Once I arrived, I sat quietly in the waiting room, silent with fear, while awaiting my turn with the doctor. I examined the skin around my nails; the skin was now fraying at the cuticles and pulling back. With a slight pull at the nail, it fell off. One more pull, and another fell off. They began to come out as if nothing was holding them together at all. I then looked to my arms, and watched as blood vessels began to slowly become visible behind the skin of my arms. I glanced up briefly before turning around, but something caught my attention in the reflection of the glass in front of me. I glanced back at my reflection, and saw my own face, now sunken in and riddled with a marbled appearance. I looked lifeless. And with this, I began to scream.
Doctors tended to me almost immediately, shocked at the state that I was now in. I was whisked away on the gurney, down the narrow halls, into a room with bright lights above me. They examined my leg, then my hands, and every inch of my body. Then came the needles; I became a human pincushion, with lines of red streaming from my body. Vials of my blood were taken away, in order to be tested. Words like “sepsis”, “necrosis”, “hemorrhagic”, and “debridement” were exchanged between doctors, interns, and nurses alike. I was taken in for an MRI, and biopsies were taken from my wound, before I was finally reeled back into my room and left to rest.
It was a little under two hours later, when a single doctor from the group walked into the room, and pulled up a chair, staring at his paperwork, and only slipping glances my way. He seemed frightened, which frightened me. “I don’t really know how to tell you this so that you’ll understand….” he trailed off, “…because I don’t understand it myself.” I looked towards him, shaking, wanting him to continue, and afraid for my life. “Your body is breaking down your red blood cells at a rapid rate, causing you to have this…appearance. We tested your blood for viruses, any virus at all, and it came up clear. There are no signs of cancer or any tumors at all, and you don’t have a fever. In fact…your temperature is very low.” The doctor cleared his throat, as I looked on in bewilderment. “Your body is also releasing gases such as methane and hydrogen sulfide, which, in these levels, are really only characterized…..with the decomposition of the entire human body. I…can’t explain how you are alive right now.”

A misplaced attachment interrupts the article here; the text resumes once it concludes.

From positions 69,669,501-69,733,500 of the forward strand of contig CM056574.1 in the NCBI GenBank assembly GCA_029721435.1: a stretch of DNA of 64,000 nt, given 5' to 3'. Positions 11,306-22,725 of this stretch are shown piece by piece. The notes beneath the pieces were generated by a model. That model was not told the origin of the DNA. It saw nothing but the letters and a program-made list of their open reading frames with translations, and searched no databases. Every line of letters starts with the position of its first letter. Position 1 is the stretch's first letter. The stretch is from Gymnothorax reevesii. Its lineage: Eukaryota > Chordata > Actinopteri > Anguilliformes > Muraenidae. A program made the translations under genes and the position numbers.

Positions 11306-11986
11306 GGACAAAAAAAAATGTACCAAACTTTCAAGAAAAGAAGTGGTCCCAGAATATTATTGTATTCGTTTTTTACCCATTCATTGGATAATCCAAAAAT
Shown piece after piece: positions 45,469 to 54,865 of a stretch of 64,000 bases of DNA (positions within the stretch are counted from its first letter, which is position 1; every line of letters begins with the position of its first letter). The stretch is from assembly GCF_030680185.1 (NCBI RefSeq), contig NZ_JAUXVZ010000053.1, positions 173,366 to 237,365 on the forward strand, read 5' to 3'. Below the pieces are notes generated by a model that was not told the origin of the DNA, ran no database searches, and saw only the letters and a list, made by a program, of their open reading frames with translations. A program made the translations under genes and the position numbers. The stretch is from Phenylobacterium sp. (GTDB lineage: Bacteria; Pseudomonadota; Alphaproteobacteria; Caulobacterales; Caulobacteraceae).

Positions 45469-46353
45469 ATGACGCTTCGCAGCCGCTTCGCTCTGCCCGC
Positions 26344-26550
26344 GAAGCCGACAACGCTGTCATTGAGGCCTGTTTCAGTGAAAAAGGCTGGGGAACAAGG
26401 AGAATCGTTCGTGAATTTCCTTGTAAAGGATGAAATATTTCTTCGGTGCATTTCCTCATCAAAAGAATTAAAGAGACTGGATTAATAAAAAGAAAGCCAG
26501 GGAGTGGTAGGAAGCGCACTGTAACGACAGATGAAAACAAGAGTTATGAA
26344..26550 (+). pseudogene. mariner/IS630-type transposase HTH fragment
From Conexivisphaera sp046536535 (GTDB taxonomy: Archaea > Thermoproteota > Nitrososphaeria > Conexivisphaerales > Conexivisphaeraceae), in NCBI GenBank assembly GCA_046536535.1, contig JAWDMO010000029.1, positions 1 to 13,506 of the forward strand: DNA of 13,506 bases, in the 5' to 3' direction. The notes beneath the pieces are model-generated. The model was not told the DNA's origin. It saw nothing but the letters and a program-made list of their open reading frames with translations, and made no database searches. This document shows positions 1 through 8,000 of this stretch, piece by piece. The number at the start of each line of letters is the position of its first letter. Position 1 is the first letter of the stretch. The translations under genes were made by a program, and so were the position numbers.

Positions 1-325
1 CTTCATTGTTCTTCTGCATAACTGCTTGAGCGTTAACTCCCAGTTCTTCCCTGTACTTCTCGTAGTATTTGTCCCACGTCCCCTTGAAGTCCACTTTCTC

The doctor returned his gaze to mine. “Sir…have you any idea how this started?” Trembling, I pointed across the room. “That…that box” I told him, my voice quavering. He walked over, picked it up, and brought it back to me. “This?” he asked. He opened the lid. There was now a small piece of newspaper clipping inside of it. “Is this yours?” he asked, while handing it over to me. I shook my head no, knowing full well that it had not been there when I had originally found the box. I took the clipping from him, and opened it slowly. “MAN FALLS DOWN STAIRS AND BREAKS LEG; IS LEFT TO SUFFER AND FOUND DEAD BY FAMILY ONE MONTH LATER”, the heading said. Underneath the heading was a photograph of the man, and beside the man, was a photo of the house I now lived in. The story told how the man, Steven Cascio, had fallen and suffered a compound fracture in his left leg; since he was old frail, he was unable to gain enough strength to get back up the stairs, and died slowly, with his cries for help left unheard. He had been alive for at least four days before he died due to blood loss and infection. His family, who became worried about him, had found him in advanced stages of decomposition. Due to the state of his body, his family opted for cremation.
It was then that I knew what the dust at the bottom of the small box was.
It has now been almost one month, and I just keep rotting in this hospital bed. I can’t even remember the last day I had a pulse.
Credit To – Vacantia